CONTROVERSIAL hate crime legislation will be watered down following a backlash over freedom of speech, the Scottish Government has confirmed. 

SNP Justice Secretary Humza Yousaf announced the climbdown as he admitted the proposed law could have led to self-censorship as well as uncertainty over whether legitimate acts of expression were open to prosecution.

He said ministers will amend the Hate Crime Bill to mean a conviction for new offences of "stirring up" hatred would only be possible where it was shown that someone intended to stir up hatred through their actions or behaviour.

The draft legislation currently has a lower threshold covering behaviour "likely to" stir up hatred, whether this was done intentionally or not. 

The move follows months of controversy over the Bill, which critics say threatens freedom of speech.

But opponents said the change did not go far enough.

Scottish Conservative justice spokesman Liam Kerr MSP said: "The most controversial piece of legislation in Scottish Parliament history won’t be fixed by tinkering around the margins.

“Our fundamental right to freedom of speech remains under threat.”

Among other concerns, he said there is still "no protection for anything said in the privacy of your own home". 

Announcing the move, Mr Yousaf said: “I have listened to and reflected carefully on concerns raised over the Bill, particularly over the operation of the new stirring up hatred offences and concerns that these offences do not require that the accused intended to stir up hatred. 

"I recognise that there is a real risk that if the offences don’t require intent to stir up hatred, people may self-censor their activities through a perception that the operation of this aspect of the offences may be used to prosecute what are entirely legitimate acts of expression.

“The Scottish Government will therefore lodge stage 2 amendments to the Bill to make the new stirring up hatred offences ‘intent only’.

"I hope this fundamental change will provide necessary reassurance that the new stirring up hatred offences strike an appropriate balance between respecting freedom of expression while protecting those impacted by people who set out to stir up hatred in others.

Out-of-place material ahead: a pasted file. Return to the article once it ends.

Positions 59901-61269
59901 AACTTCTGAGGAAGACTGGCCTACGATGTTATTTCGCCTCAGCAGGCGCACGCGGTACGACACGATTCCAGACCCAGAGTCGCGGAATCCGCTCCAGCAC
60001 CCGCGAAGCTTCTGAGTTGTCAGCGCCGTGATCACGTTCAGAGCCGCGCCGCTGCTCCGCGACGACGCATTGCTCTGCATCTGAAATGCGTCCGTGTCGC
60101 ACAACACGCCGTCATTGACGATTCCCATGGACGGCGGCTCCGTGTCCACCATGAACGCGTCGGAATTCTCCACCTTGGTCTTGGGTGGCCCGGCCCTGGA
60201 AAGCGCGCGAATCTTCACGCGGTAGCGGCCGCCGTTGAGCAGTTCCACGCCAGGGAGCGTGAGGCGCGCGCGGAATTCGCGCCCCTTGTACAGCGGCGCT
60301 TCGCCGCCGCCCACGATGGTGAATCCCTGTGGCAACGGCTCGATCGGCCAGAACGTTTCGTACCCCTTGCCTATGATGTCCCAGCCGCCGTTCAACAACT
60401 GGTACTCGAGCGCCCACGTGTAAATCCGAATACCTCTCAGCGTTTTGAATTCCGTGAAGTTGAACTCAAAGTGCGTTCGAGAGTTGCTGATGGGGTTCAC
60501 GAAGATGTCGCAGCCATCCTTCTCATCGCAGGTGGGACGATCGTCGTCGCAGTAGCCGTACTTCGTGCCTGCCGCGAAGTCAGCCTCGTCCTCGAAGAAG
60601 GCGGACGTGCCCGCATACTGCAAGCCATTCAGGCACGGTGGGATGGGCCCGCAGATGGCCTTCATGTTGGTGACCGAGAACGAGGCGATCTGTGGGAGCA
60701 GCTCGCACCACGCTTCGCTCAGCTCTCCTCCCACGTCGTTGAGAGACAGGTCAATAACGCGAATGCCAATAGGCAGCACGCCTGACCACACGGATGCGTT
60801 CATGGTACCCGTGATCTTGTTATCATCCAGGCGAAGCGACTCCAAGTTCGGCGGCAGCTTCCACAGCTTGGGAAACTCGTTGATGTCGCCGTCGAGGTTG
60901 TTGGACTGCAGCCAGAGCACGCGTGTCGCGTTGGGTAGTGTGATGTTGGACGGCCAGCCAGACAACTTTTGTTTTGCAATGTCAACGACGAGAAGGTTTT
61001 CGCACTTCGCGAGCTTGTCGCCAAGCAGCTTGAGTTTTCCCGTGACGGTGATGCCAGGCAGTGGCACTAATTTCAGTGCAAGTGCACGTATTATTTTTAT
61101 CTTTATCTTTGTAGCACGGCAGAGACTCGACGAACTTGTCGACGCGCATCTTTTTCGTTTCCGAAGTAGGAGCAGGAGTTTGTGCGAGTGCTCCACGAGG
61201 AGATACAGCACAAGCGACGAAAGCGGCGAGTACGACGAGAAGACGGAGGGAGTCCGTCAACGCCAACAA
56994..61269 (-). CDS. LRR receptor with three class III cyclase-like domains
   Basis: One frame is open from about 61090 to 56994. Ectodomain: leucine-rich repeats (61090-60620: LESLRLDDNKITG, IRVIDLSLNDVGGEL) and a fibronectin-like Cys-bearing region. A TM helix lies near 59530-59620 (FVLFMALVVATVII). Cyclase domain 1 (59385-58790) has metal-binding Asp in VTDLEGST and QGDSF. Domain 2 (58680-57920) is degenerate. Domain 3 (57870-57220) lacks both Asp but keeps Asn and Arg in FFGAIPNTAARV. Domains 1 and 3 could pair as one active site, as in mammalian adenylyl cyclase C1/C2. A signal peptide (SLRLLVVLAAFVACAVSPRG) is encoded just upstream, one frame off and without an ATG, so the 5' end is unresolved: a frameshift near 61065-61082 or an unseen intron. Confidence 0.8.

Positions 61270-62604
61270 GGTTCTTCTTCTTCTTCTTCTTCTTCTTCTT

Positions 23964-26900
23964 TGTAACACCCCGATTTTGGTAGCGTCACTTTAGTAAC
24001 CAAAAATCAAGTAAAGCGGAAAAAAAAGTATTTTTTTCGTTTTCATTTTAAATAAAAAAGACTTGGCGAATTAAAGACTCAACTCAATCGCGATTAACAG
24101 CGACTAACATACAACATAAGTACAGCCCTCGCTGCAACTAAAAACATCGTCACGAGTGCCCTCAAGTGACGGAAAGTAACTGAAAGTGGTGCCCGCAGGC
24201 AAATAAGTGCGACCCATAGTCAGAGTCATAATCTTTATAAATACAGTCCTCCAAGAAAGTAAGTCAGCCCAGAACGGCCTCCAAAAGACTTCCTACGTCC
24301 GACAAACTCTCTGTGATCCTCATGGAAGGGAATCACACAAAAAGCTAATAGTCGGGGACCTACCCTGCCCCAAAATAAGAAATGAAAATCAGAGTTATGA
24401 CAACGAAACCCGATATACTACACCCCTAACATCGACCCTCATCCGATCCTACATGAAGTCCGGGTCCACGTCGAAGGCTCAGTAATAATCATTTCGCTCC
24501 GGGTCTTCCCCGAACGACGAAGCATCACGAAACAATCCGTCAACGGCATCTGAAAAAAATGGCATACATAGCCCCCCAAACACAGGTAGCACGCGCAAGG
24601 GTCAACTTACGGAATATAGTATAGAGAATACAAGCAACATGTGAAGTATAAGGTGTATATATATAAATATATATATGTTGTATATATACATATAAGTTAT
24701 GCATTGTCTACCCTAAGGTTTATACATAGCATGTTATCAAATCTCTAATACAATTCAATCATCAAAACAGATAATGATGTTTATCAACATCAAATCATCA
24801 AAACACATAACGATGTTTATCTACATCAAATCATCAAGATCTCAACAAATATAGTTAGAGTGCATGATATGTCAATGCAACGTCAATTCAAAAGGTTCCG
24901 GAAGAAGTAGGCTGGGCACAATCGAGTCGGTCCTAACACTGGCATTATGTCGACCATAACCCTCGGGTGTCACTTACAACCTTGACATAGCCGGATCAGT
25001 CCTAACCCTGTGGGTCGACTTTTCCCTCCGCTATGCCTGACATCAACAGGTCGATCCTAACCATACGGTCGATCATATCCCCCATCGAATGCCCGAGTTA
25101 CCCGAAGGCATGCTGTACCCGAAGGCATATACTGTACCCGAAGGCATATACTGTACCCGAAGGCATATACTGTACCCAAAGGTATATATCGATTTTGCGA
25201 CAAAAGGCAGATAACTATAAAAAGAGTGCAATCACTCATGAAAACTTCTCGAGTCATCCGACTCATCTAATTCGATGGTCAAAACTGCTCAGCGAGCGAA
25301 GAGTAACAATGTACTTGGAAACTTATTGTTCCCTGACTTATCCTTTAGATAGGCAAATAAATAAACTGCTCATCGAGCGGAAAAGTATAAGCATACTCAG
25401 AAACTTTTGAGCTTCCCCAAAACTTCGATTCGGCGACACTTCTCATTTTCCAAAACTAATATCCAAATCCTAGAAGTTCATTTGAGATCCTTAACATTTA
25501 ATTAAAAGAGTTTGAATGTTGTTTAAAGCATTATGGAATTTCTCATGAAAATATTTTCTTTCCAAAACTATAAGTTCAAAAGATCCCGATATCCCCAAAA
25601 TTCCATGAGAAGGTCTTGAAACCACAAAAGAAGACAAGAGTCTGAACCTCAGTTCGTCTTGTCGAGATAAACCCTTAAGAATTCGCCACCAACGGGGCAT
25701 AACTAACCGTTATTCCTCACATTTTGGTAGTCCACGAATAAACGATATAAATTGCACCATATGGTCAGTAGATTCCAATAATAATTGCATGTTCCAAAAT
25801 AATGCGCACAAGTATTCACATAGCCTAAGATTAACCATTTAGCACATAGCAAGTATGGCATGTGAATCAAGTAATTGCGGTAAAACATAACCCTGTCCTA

“I am keen to find common ground and will look at other areas of the Bill for possible reform, in doing so we will of course engage with stakeholders and opposition as the Bill goes through the usual parliamentary scrutiny. 

"I am confident that, going forward, the debate around the Bill will help build consensus on how we effectively tackle hate crime and how we can keep working together to ensure Scotland is an inclusive and forward thinking society.”

Mr Yousaf said more than 5,600 hate crimes were reported to prosecutors last year.

As well as the stirring up offences, the Hate Crime Bill updates the characteristics protected in law from hate crimes.

The Faculty of Advocates welcomed the "significant change" announced by Mr Yousaf, but added that concerns remain over freedom of expression. 

Roddy Dunlop, QC, dean of the Faculty, said: "This change, however, will ensure that criminalisation applies only to intentional behaviour, which is consistent with the policy aims of the Bill that Faculty has always supported."

Kate Wallace, chief executive of Victim Support Scotland, said she hoped the move "eases concerns about the implications of the Bill".

She added: "It should allow a renewed focus on its overall purpose: to tackle offending behaviour, and to give the necessary protections for some of Scotland’s most vulnerable people and groups."

Scottish Liberal Democrat justice spokesman Liam McArthur MSP said: "The statement today was a step in the right direction, but is by no means problem solved for the Scottish Government. In light of a marked rise in all forms of hate crime, it is right that Parliament takes steps to ensure our legislation is fit for purpose. 

"But this is a complex area of law and ministers and Parliament need to be alive to the risks."

Justice Committee convener Adam Tomkins welcomed the announcement but said the committee should be able to see the wording of proposed changes before it begins stage one proceedings next month.